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Doctors weren't able to diagnose the whooping cough that killed the daughter of Chelsea Thompson and Todd Haynes until two days after she died.
The couple spoke to ITV News' Medical Editor Lawrence McGinty.
Whooping cough is an infection of the lining of the airways. It mainly affects the windpipe and the two airways that branch off from it to the lungs.
Daybreak's Health Editor Dr Hilary Jones explains;
Pregnant women are to be vaccinated against whooping cough, after the biggest outbreak of the illness for two decades claimed the lives of 10 babies. Daybreak's Nick Dixon reports.
The vaccine from pregnant mothers will be administered through routine antenatal appointments with nurses, midwives or GPs.
The £10 million programme, which has been set up on a temporary basis, has been endorsed by the Joint Committee on Vaccination and Immunisation and a number of royal colleges.
From Monday, women across the UK who are between 28 and 38 weeks pregnant will be offered the vaccination.
The drug which is to be administered, called Repevax, has raised safety fears, coming with the advice: "The use of this combined vaccine is not recommended in pregnancy".
But the Joint Committee on Vaccination and Immunisation (JCVI) - the independent panel of vaccine experts which advises the Government - said that it has "no concerns" about the safety of the vaccine, which protects against whooping cough, diphtheria, tetanus and polio.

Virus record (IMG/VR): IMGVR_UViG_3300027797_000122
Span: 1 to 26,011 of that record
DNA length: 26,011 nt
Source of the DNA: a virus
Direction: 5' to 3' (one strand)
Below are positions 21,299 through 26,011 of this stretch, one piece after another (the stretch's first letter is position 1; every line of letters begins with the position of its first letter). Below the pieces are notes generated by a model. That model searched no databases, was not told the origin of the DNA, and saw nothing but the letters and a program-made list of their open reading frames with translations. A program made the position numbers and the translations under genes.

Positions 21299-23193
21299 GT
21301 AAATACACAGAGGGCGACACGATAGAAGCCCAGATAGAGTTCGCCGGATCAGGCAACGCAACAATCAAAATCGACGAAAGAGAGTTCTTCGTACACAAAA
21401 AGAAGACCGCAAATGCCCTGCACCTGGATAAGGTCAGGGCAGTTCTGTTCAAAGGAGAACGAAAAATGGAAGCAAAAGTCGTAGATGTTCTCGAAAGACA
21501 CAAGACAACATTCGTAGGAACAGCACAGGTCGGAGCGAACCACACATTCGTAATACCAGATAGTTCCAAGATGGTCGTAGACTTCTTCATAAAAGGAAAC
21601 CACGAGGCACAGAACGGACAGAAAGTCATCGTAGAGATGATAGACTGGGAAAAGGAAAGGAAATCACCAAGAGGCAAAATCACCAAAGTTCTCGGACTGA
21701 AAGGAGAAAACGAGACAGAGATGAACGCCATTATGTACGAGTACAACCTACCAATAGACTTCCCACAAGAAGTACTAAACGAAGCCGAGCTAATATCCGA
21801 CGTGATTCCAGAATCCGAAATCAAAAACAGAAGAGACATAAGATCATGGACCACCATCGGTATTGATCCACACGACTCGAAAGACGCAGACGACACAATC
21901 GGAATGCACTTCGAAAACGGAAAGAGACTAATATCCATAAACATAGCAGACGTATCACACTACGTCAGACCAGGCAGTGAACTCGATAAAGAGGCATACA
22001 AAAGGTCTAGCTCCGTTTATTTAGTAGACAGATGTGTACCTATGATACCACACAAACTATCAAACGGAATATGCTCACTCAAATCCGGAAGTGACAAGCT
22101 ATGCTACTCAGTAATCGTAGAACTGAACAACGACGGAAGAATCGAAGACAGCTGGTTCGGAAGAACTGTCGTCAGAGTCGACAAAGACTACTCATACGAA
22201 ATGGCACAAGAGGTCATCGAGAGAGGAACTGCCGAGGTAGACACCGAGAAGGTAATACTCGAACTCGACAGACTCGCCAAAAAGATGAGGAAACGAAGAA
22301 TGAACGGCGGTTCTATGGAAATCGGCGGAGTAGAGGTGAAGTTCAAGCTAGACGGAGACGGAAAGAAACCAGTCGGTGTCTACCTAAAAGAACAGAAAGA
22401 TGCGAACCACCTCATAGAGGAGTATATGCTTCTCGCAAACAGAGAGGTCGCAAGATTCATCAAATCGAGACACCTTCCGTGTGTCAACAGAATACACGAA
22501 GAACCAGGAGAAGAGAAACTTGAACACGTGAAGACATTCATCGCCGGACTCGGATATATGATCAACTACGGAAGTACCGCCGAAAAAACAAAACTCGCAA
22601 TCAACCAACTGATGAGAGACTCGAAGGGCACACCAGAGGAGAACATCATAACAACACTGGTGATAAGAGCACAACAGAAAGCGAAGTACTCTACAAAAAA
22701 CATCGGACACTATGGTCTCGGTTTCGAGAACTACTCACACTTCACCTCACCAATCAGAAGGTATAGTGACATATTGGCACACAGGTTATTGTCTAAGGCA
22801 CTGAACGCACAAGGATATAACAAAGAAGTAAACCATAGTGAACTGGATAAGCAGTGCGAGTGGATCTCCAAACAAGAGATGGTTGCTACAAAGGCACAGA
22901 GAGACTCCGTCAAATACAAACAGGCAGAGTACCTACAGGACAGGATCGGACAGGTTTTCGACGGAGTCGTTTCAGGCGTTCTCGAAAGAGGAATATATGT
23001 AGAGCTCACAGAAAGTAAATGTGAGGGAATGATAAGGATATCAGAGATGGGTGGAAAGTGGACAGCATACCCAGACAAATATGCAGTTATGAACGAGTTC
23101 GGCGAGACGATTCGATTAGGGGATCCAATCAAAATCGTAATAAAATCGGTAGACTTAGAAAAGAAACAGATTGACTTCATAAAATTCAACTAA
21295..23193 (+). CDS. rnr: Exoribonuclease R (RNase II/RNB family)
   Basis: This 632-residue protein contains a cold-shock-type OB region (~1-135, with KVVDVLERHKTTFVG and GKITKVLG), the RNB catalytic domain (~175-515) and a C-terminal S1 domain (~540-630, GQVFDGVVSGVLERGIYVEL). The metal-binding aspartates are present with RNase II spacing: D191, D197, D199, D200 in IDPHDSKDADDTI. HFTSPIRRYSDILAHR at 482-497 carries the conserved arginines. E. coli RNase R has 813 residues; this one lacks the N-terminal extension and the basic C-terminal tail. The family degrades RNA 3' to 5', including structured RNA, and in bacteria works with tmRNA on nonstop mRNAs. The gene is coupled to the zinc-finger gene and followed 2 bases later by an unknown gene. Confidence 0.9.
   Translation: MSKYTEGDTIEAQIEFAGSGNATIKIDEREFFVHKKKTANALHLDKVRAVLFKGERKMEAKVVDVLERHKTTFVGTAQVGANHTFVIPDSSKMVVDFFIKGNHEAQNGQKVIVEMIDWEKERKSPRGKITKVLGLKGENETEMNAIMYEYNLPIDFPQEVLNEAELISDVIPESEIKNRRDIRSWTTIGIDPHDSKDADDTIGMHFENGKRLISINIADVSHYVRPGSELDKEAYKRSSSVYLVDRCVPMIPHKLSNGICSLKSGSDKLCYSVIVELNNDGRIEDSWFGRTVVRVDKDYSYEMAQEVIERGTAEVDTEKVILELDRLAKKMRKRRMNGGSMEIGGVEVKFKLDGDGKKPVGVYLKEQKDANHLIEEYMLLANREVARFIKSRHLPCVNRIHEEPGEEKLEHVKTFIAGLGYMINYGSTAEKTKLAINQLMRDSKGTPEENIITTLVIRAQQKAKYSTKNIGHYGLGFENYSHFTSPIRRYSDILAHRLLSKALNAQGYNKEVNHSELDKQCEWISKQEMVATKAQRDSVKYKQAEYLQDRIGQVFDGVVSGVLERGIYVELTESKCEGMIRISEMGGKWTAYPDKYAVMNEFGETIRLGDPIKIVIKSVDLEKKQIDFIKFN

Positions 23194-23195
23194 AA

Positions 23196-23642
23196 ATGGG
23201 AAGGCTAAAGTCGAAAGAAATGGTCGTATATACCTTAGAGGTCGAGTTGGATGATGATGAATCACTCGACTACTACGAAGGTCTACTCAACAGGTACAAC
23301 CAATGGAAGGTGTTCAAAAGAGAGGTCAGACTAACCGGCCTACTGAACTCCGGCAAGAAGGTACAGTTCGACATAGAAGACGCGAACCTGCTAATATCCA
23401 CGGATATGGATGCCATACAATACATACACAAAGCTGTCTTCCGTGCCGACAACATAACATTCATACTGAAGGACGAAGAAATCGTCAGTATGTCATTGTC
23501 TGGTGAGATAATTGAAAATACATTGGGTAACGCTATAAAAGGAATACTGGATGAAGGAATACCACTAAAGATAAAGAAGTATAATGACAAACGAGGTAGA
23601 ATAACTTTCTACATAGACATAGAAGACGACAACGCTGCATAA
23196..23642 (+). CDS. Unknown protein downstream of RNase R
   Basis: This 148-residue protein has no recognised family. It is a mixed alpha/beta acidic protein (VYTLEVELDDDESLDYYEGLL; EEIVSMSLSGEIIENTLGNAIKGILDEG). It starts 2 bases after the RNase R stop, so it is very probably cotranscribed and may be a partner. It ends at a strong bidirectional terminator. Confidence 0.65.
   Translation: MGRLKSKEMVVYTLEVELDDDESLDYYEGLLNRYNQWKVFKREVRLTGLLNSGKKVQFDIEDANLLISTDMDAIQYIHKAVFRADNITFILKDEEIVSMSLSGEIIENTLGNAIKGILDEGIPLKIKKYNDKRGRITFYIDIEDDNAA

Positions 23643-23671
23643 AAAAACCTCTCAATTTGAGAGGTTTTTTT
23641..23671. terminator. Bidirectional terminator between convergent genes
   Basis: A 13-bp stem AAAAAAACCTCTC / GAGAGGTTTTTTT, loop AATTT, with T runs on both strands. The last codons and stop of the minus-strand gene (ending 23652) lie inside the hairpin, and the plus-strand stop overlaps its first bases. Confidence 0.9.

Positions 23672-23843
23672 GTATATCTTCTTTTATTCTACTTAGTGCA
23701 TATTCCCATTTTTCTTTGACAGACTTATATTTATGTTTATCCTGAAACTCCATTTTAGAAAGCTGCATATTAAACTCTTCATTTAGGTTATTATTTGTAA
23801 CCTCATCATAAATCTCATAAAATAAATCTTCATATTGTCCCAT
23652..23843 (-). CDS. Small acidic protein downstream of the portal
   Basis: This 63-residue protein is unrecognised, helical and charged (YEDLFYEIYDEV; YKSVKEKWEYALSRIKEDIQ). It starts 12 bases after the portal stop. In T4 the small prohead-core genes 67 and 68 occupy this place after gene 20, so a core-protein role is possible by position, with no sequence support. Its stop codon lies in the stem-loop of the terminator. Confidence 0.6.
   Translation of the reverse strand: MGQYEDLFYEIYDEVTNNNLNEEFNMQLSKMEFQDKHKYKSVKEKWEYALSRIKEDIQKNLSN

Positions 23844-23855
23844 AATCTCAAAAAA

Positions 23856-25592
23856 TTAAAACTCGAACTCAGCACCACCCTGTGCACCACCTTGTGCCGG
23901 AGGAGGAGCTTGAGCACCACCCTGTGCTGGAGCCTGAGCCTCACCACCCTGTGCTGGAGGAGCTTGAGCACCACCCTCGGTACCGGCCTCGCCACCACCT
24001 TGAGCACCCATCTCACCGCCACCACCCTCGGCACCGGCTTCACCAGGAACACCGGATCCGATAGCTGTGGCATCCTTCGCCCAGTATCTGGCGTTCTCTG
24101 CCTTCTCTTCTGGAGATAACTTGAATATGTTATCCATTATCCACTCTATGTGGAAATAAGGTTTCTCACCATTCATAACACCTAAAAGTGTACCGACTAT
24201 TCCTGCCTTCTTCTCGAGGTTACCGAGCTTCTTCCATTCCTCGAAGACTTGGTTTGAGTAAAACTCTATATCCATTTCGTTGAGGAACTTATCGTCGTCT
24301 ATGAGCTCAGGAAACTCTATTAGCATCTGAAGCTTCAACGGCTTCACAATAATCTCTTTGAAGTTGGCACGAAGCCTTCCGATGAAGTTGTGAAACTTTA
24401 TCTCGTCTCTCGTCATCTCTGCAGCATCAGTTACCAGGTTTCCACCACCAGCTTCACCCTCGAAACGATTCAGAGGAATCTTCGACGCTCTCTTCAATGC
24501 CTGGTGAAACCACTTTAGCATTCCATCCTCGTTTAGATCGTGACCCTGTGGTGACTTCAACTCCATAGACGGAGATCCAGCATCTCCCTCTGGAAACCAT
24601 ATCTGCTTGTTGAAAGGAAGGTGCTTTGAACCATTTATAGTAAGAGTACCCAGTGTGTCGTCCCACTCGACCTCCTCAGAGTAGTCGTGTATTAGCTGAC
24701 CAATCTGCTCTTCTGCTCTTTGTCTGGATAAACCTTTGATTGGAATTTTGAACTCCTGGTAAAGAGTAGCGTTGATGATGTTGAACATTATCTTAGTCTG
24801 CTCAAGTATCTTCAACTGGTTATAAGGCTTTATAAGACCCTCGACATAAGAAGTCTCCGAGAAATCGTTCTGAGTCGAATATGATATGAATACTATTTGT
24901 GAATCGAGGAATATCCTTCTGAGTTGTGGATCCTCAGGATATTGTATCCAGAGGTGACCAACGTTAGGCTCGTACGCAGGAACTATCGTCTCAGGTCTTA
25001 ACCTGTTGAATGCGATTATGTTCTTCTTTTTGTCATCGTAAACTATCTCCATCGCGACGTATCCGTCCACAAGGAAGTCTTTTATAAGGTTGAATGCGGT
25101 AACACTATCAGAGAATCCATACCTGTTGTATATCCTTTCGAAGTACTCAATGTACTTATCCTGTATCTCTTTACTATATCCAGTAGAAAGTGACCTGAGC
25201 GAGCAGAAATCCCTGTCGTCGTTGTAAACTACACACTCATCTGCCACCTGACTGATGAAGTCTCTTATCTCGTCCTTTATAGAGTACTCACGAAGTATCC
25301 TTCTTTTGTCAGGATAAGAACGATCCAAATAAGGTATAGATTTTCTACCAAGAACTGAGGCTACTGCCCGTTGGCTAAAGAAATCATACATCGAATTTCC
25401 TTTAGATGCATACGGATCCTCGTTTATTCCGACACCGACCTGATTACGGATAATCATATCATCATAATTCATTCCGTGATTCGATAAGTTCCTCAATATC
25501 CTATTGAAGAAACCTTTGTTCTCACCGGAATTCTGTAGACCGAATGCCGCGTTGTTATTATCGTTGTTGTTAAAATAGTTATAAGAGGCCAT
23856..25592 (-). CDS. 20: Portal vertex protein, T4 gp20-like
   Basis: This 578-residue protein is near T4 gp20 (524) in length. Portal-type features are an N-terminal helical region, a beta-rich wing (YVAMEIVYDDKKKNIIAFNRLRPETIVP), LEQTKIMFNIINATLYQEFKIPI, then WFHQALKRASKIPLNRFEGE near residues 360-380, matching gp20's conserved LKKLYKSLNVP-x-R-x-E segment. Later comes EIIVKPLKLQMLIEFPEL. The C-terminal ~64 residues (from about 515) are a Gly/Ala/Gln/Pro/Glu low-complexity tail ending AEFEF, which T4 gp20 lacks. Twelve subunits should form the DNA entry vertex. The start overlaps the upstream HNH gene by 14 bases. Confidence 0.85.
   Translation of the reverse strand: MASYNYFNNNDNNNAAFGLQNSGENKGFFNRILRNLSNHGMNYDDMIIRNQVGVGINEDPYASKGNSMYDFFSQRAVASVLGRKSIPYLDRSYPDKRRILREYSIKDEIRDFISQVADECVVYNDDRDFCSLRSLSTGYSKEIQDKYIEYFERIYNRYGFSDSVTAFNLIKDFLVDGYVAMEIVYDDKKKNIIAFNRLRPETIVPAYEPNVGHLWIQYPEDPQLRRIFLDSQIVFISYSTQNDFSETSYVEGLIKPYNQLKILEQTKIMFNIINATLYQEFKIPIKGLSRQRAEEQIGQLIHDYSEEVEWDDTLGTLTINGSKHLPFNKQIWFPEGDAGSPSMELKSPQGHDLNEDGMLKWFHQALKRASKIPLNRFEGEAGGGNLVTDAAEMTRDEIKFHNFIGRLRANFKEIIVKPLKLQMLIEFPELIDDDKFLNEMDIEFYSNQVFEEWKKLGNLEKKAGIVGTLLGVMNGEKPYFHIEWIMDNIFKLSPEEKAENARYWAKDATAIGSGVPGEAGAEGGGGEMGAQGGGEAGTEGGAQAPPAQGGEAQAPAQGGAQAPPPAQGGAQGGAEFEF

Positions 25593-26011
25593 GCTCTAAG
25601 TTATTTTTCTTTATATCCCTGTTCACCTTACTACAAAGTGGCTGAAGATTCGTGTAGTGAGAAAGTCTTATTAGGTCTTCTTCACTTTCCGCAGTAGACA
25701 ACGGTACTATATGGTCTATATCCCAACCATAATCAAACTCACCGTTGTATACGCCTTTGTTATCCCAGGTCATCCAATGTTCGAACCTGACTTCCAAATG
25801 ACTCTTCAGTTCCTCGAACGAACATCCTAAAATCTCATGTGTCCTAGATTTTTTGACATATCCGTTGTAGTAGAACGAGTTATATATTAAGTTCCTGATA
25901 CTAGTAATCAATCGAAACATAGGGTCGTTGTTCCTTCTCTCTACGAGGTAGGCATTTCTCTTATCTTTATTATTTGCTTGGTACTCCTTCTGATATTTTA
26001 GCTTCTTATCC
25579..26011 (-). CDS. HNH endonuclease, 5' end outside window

Chief Medical Officer Professor Dame Sally Davies, the Government's principal medical adviser, said:
Pregnant women are to be vaccinated against whooping cough from Monday following the biggest outbreak of the illness for two decades.
Nine children under the age of three months have died in England this year, along with one in Northern Ireland, as result of the infectious disease.
There have been 4,791 confirmed cases in England and Wales between January and August - four times more than the total figure for 2011, the Health Protection Agency (HPA) said.
Newborn babies cannot receive the jab until they are two months old.
But vaccinating their mothers before they are born will boost their immunity until they reach the age they can get the injection themselves, health officials have announced.
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The Chief Medical Officer was more passionate than ever before after 9 babies succumbed to whooping cough. She knew something must be done.